July 3, 2013
Hack On Game Company Ubisoft Leaks Account Information
Michael Harper for redOrbit.com - Your Universe Online
Gaming company Ubisoft has been hacked, resulting in the release of email addresses, user names and encrypted passwords. The company released a statement on Tuesday admitting the hack, noting that while some information had been accessed, users' credit and debit card information was not released. As an added security measure, the company is asking all users to change their passwords.
In an interesting twist, one of Ubisoft's newest games, called "Watch Dogs," centers around hacking and cyber warfare. The company worked with security experts Kaspersky Labs for research about hacking and cyber-attacks for the upcoming title.
"We recently discovered that one of our Web sites was exploited to gain unauthorized access to some of our online systems. We instantly took steps to close this off and to begin a thorough investigation with the relevant authorities, internal and external security experts, and to start restoring the integrity of any systems that may have been compromised," reads Ubisoft's security update.
"During this process, we learned that data had been illegally accessed from our account database, including user names, email addresses and encrypted passwords. It's important to note that no personal payment information is stored with Ubisoft, so fortunately all credit/debit card information was safe from this intrusion."
The French gaming company claims its website was exploited after "credentials" were stolen and used to access the site illegally, though they said they can't legally divulge any further details.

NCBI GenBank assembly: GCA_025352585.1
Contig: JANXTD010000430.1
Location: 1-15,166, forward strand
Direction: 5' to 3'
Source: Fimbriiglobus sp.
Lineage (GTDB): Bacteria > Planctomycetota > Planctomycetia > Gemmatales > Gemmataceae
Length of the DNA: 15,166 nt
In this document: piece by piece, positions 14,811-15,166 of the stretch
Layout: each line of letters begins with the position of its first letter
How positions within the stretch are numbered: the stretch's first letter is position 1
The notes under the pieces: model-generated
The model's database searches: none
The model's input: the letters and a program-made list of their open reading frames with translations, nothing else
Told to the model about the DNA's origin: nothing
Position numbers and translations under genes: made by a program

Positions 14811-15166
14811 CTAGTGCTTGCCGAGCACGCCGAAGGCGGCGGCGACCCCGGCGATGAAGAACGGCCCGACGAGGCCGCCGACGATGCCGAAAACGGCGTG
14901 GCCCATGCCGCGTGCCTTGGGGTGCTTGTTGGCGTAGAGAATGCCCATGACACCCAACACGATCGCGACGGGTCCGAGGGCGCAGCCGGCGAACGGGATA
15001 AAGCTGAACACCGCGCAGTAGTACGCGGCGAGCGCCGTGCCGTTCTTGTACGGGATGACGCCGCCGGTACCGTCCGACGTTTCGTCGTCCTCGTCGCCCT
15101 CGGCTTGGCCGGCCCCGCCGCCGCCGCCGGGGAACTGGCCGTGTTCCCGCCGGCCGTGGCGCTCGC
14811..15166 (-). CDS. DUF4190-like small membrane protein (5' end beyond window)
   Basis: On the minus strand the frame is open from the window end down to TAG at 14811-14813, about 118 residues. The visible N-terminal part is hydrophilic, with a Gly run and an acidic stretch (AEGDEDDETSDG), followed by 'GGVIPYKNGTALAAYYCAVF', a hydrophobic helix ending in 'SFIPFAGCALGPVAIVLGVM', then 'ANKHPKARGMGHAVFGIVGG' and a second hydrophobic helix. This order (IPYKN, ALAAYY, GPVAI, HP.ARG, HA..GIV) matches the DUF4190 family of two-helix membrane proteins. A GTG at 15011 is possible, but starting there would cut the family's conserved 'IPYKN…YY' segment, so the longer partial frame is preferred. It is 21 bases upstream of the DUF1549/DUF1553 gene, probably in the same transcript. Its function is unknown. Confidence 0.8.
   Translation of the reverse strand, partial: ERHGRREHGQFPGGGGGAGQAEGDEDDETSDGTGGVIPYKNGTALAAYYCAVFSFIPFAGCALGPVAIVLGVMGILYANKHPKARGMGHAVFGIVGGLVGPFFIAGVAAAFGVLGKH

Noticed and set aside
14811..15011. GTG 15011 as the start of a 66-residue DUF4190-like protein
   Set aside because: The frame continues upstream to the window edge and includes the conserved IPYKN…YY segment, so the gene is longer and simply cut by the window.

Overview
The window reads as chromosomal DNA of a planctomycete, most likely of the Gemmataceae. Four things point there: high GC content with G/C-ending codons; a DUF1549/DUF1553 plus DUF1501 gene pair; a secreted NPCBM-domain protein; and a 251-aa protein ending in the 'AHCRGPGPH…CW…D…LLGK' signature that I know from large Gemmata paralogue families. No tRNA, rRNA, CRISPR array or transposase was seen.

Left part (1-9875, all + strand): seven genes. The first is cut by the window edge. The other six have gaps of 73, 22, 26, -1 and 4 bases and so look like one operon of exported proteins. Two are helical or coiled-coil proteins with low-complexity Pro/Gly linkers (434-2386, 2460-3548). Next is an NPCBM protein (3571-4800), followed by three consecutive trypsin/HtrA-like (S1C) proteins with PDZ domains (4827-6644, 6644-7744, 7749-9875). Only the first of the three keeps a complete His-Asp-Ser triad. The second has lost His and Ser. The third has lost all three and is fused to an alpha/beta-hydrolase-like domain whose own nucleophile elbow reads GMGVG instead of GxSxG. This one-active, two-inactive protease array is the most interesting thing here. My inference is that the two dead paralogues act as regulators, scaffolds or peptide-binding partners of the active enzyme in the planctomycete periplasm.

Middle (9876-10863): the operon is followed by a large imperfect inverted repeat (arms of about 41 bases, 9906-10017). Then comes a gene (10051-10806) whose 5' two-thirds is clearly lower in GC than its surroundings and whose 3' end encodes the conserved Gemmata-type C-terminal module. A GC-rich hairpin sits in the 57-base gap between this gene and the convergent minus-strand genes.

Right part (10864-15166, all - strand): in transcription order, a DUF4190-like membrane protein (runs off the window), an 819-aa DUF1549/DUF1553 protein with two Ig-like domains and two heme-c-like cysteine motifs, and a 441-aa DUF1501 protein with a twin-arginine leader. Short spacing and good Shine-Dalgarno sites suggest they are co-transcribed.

The company also says their encrypted passwords are not stored in clear-text form, meaning hackers would have to try to crack the encryption to access these credentials.
They also note that while this protects most passwords, those passwords which are weak are more vulnerable to attacks. This is one reason why the company is asking users to change their passwords not just for the Ubisoft site, but for all other sites as well, especially if they use the same password for multiple accounts.
Though Ubisoft addressed this problem head-on with a public statement and emails to all users with game accounts, some may have been reminded of an earlier security risk in Ubisoft PC games.
Last July, a backdoor was discovered in a browser plugin Ubisoft installs when users download PC games. Some users had discovered the faulty plugin allowed any malicious websites to open up the Ubisoft software (called Uplay) and inject malicious code directly into the computer. The gaming company released a patch for the faulty browser plugin and issued a public statement concerning this flaw.
According to Ubisoft's official announcement, the reaction to this attack is fairly mixed. Some users thanked the company for being forthcoming about the hack and suggesting all users change their passwords. On the other hand, some users are quite upset about the possible leak of their information.
"Thanks a lot for loosing [sic] my mail address. How would you like it to get spam messages every day after a break in at ubisoft?!?!" wrote one user operating under the name "Pascal."